And yes defense is a valid function of government. BUT the Roman Army was always more of an expansionist army rather than a defensive one. And I don’t think it is a valid function of government to steal land.

    You say something about Roman lands being free of bandits. Maybe thats true, but who would need bandits to bother you when you had Roman troops to do the deed instead? Have you ever looked at how many people the Romans killed and enslaved? Bandits may kill tens, possibly a few hundred people. Caesar slaughtered a million people in Gaul and enslaved that many. The Romans killed over a million Jews while they were trying to suppress them. A few bandits seem preferable compared to the precursors of the La Grande Armée and the Schutzstaffel.

  • Alexandros

    Quenton, sure, there are plenty of places that exist without the presence of a large empire…then again such places are usually a.) isolated enough they don’t get noticed or b.) under the protection of another large and powerful state. I’m thinking of places like micronesia for A and Canada (somewhat) for B. I can understand your point about the decay of citizens ability to fend for themselves, but I thats something that all specialist societies face, not something particular to huge empires. For the record, I think the way in which Rome’s rulers were selected was idiotic, the inbreeding was worse than the 18th century European royal bloodlines, but think the structure of the empire was decent, not necessarily its rulers. I feel the same way about the U.S. half the time too. Also, the collapse of empires don’t *always* result in Chaos, witness the British Commonwealth. Although in the case of Zimbabwe I have to ask if they weren’t better off with the empire…

  • There are countless examples of utilities and infrastructure being provided by the free market and provided by the free market better than the state.

    For sure! That is not at all a good reason to have a state. Military (but I am all for PMCs and letters of marque), some provision for courts and police (which does not preclude a big role for private polycentric law and private security) and defence against plagues… nothing else the state does cannot be done better by markets.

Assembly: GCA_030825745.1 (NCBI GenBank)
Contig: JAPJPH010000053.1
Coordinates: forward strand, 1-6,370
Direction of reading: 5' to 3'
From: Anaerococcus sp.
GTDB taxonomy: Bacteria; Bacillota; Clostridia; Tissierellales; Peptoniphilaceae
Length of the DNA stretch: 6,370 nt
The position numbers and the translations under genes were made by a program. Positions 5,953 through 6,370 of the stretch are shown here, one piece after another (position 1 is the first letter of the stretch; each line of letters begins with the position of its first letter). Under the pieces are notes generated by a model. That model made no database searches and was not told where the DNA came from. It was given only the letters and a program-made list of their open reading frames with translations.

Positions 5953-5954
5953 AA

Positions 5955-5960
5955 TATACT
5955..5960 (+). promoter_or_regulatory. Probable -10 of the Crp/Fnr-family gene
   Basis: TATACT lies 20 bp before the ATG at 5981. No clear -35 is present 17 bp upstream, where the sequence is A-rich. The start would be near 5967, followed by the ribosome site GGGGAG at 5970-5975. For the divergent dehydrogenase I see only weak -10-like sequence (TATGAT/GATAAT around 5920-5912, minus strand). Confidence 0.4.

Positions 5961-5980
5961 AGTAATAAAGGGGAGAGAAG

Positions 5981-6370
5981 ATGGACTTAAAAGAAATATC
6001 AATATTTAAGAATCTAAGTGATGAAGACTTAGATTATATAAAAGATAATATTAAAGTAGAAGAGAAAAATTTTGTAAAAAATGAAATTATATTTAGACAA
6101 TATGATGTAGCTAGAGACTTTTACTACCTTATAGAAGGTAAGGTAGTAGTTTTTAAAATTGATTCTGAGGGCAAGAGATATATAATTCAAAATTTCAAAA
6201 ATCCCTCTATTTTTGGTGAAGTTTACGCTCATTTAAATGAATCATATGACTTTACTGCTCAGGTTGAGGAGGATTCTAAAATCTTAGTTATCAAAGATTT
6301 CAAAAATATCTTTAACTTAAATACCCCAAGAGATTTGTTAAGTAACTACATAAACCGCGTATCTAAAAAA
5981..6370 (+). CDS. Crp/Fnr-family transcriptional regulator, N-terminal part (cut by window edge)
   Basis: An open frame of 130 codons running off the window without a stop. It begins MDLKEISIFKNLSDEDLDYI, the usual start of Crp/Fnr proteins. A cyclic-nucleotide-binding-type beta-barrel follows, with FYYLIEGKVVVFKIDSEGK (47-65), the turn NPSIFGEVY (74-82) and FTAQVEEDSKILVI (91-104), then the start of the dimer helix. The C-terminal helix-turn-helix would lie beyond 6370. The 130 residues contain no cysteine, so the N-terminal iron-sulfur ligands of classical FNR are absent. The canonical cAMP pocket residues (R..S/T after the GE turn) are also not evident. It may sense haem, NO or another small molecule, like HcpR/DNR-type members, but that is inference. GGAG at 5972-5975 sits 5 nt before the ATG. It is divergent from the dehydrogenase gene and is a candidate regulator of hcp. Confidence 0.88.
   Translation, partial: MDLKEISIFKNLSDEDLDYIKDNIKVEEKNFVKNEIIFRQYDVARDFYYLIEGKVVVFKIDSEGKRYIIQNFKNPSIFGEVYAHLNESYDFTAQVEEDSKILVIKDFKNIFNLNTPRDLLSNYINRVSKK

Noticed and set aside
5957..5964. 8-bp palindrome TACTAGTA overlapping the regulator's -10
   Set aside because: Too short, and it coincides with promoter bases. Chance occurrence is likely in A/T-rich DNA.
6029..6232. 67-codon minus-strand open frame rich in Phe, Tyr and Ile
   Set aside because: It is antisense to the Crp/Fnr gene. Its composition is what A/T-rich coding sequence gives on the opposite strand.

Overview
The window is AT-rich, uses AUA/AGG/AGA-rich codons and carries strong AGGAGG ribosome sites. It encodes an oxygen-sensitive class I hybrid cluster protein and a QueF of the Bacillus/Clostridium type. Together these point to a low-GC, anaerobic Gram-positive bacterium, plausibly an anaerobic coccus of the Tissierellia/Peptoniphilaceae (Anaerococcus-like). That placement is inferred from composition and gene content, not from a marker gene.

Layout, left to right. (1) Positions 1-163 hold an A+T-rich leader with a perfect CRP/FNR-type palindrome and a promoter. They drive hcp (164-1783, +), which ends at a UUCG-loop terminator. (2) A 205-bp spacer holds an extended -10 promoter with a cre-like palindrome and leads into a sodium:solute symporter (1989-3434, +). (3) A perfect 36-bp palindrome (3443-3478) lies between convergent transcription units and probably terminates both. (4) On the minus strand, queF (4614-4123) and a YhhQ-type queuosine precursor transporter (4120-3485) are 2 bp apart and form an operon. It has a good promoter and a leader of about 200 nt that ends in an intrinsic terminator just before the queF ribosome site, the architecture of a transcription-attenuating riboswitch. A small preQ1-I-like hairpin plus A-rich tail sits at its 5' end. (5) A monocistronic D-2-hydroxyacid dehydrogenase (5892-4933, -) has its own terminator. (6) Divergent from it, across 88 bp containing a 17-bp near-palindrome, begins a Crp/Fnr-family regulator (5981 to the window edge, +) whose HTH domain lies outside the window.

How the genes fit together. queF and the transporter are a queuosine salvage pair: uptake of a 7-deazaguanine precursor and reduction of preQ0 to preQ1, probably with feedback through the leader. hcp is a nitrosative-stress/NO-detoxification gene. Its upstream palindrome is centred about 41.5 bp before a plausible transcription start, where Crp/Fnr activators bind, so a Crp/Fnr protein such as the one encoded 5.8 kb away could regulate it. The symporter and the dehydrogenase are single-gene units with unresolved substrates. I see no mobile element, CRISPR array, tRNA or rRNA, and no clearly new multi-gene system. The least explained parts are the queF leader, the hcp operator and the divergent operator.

• Johnathan Pearce

    Johnathan, granted the Romans had a large institution of slavery, but then again it was a common practice world-wide up until a few centuries ago (and in north Africa even today).

    I don’t really respect that sort of argument, since it is saying: “They all do it so don’t condemn us” point; well, in fact that was not entirely true and after the fall of the Empire, slavery disappeared in parts of the former Empire, and did not exist in say, Anglo-Saxon England and serfdom only reappeared when another conquering bunch, the Normans, got into Britain.

    There are many things to admire about the Roman Republic, in particular, but the Empire, with its extraordinary cruelties, persecutions, love of violence (Russell Crowe, take a bow), hardly suggests it was a place any liberty-loving person would want to spend a lot of time in.

  • Paul Marks

    Roman legal thinkers (the people who helped create “Roman law” when it was a common law tradition – before it became a state code) agreed that slavery was aganst “natural law” – their way out of this was to say as slavery was accepted by “the law of all nations” natural law could go hang.

    The argument did not hold together (any more than Aristotle’s old “natural slave” argument had done centuries before – indeed Aristotle’s arugment did not even convince him, as he freed his own slaves in his will) and some Roman writers (such as Pliny the Elder) pointed to places where slavery did not exist (thus blowing a whole in the whole “law of all nations” dodge) but they were ignored.

    Although of course individual Romans did free slaves a lot. Indeed it was the ease with which the Romans freed slaves that shocked other folk, and the high positions in society that these Freedmen sometimes got. Indeed Augustus (the first Emperor) brought in laws to make freeing slaves more difficult – this was partly because of the Roman cultural practice of “client and patron”.

    A poor person would often seek a patron (perhaps a distant relative or a friend of a friend) and would be under a moral (not a legal) obligation to be supporter of this patron. And a freedman was under an intense moral (not legal) obligation to show his good faith and honourableness by supporting the person who had freed him.

    We can snear at all this – but it was an alternative to the “bread and games” of the state. A way by which a poor person could lift his family out of poverty (your patron would find you a job, or give you money to start up a business – but in return was the moral, again not legal, obligation to support your patron especially if his life was in danger, or if the patron could not be saved to at least save his wife and children).